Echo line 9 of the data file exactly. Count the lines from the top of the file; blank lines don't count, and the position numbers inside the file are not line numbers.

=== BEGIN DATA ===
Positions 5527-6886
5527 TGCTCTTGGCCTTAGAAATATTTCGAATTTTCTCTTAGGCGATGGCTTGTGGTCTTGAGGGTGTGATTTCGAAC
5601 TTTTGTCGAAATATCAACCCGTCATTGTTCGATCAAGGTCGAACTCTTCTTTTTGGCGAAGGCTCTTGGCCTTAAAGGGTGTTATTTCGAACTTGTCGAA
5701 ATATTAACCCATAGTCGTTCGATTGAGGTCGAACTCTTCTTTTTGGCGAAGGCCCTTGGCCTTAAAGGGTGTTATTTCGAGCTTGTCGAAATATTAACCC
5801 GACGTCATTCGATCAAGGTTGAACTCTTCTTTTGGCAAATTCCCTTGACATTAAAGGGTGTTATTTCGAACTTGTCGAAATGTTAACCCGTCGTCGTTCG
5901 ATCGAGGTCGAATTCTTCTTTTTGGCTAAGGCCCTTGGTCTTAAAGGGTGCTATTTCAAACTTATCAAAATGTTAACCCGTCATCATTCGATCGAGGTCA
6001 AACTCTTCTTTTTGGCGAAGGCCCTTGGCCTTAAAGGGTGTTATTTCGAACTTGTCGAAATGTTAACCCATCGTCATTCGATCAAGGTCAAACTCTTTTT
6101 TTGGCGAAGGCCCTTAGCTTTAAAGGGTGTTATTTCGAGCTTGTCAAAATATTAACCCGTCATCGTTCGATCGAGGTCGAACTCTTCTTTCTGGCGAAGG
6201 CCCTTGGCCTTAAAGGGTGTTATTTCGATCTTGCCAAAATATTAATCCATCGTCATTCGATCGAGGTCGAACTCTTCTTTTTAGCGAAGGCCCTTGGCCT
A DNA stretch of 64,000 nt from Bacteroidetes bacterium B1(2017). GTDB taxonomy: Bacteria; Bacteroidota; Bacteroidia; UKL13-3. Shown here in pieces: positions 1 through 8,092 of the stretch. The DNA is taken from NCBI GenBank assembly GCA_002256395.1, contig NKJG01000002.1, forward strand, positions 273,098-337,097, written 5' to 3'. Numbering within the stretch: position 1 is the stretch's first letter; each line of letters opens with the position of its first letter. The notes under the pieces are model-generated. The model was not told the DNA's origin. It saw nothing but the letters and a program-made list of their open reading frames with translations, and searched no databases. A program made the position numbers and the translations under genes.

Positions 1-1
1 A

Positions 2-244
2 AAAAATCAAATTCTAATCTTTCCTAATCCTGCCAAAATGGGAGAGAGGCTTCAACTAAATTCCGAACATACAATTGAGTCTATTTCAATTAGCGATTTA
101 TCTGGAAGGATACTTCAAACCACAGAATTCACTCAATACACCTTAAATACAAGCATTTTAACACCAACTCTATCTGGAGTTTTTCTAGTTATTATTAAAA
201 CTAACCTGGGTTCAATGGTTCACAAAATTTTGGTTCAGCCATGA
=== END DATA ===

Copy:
6201 CCCTTGGCCTTAAAGGGTGTTATTTCGATCTTGCCAAAATATTAATCCATCGTCATTCGATCGAGGTCGAACTCTTCTTTTTAGCGAAGGCCCTTGGCCT